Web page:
David Egan review…June 13, 2013….

DAVID EGAN

DAVID EGAN

RHONDA SUE RECORDS  RSR 003

 

THAT’S A BIG OL’ HURT–CALL YOUR CHILDREN HOME–OUTTA MISSISSIPPI–BLUES HOW THEY LINGER–DANCE TO THE BLUES WITH ME–ONE FOOT IN THE BAYOU–THE OUTSIDE–FUNKY DREAMS–DEAD END FRIEND–SAD SAD SATISFACTION–ROOT BEER BABY–EVERY TEAR

 

Pianist David Egan was born in Shreveport, LA, into a musical family that loved opera and theater, which he believes gave him an ear for a good melody.  He spent some time as a tour guide in Nashville before a stint with Jo-El Sonnier, but while traveling with the Cajun band, File’, he honed his piano chops with them until 2001, afterward concentrating on his own material.  This has pleasantly resulted in several Grammy nominations, plus the prestigious Louisiana Division of the Arts Fellowship, the state’s highest award for an artisan.

 

David’s self-titled debut contains an even dozen originals that showcase his looks at life and love thru the eyes of a man who’s seen it all, and lets his heart and soul do the talking.  He compares his singing voice to a “field holler,” but we aren’t going to sell him THAT short.  He has a soulful croon that’ll remind many listeners of “Silk Degrees”-era Boz Scaggs, and it fits his material very well.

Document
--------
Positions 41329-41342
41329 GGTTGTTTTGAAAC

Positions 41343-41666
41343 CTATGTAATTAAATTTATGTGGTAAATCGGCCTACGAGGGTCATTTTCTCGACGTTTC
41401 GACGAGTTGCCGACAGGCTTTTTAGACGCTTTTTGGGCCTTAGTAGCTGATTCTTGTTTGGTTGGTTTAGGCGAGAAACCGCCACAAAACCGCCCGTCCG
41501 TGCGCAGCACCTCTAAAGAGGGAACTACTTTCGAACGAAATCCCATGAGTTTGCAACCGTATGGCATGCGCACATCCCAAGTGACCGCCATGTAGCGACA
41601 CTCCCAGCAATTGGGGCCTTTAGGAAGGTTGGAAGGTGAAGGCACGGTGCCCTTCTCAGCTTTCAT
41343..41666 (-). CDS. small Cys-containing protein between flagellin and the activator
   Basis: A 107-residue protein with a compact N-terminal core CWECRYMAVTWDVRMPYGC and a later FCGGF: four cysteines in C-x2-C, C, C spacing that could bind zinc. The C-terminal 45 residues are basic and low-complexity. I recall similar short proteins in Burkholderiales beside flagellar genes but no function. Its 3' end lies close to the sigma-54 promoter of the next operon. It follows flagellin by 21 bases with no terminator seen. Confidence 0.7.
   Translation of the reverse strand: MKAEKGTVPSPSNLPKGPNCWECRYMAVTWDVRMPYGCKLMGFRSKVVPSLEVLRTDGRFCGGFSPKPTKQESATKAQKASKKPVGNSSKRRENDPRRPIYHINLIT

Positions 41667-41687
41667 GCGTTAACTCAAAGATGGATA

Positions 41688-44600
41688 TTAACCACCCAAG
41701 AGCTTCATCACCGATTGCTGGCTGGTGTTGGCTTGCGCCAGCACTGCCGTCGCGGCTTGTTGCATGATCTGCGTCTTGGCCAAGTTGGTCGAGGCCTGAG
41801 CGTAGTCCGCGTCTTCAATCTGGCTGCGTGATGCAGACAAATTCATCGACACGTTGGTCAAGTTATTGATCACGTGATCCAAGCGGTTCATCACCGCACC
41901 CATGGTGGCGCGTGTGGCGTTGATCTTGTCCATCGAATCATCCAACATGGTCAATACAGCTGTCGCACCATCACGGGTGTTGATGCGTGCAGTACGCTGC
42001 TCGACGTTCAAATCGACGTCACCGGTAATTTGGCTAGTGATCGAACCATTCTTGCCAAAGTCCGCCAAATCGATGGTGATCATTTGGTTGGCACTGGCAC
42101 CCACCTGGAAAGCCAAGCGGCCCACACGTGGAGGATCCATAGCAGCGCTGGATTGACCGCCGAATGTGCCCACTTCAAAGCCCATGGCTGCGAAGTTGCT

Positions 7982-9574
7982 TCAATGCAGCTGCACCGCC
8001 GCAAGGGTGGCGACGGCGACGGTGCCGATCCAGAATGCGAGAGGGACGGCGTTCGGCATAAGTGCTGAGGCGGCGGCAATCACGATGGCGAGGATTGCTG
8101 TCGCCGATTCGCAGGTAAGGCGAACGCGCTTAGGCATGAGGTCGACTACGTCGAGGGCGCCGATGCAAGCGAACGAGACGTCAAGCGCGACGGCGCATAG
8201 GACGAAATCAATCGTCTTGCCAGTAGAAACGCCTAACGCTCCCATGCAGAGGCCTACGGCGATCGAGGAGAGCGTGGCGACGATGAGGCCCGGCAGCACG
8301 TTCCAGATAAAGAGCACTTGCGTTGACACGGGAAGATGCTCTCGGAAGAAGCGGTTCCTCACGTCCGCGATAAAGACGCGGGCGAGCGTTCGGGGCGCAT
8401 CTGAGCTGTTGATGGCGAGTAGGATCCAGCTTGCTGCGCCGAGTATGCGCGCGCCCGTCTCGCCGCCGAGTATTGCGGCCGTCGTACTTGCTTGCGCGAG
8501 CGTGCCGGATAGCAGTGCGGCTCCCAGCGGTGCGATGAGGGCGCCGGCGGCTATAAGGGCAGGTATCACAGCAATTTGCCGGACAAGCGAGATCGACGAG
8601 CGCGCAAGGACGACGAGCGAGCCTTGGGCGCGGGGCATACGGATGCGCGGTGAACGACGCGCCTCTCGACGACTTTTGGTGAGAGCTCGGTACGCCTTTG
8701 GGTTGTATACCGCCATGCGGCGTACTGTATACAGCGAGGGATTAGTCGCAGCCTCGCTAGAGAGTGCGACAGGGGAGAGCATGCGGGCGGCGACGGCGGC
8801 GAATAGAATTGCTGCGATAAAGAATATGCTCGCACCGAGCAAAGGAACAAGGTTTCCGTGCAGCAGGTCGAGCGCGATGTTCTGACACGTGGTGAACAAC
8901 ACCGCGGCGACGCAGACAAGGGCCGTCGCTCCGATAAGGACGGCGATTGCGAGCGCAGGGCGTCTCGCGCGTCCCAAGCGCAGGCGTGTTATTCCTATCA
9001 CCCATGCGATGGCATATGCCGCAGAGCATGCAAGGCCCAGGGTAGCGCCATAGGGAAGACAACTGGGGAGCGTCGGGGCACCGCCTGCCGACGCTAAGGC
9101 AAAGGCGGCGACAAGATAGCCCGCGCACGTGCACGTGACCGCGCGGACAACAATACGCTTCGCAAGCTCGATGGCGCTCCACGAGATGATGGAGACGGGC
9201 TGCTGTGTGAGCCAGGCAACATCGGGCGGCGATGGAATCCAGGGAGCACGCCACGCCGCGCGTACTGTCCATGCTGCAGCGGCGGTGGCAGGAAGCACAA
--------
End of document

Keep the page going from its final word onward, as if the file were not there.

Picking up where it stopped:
He’s joined by Joe McMahan on guitar, Ron Eoff on bass, and Mike Sipos on drums, with a few special guests along the way.  He kicks things off with the cheatin’ tale, “That’s A Big Ol’ Hurt,” which features some fine stop-time piano work.   He celebrates the sheer joy of his music by urging a potential  lover to “get on up and Dance The Blues With Me,” with Li’l Buck Senegal on guitar.  The walkin’ lope of “Root Beer Baby” is a lusty look at carnal desires with enough double-entendres’ to last until “your soda pop daddy comes ’round!!”  And, a serious shot of New Orleans-styled funk is the tale of a mythical guitar man (Is it Jimi or is it SRV??) who’s a sho’nuff  “real-life Johnny B. Goode if there ever was,” entitled “Call Your Children Home,” which features guitar from Li’l Buck and David’s lifelong friend Buddy Flett.

 

Perhaps the most unusual cut was our favorite.  David uses a unique Gregg Allman-meets-Vince Guaraldi piano pattern to remind a paramour that she’d better make hay while the sun shines, “Outta Mississippi,” which takes off to a tripped-out sax and guitar climax.

 

David Egan has become known as one of the most respected composers in the blues community, with his works recorded by the likes of Irma Thomas and Joe Cocker.  With this collection,  fans can now enjoy the man himself thru these ultra-hip tunes!  Until next time…Sheryl and Don Crow.

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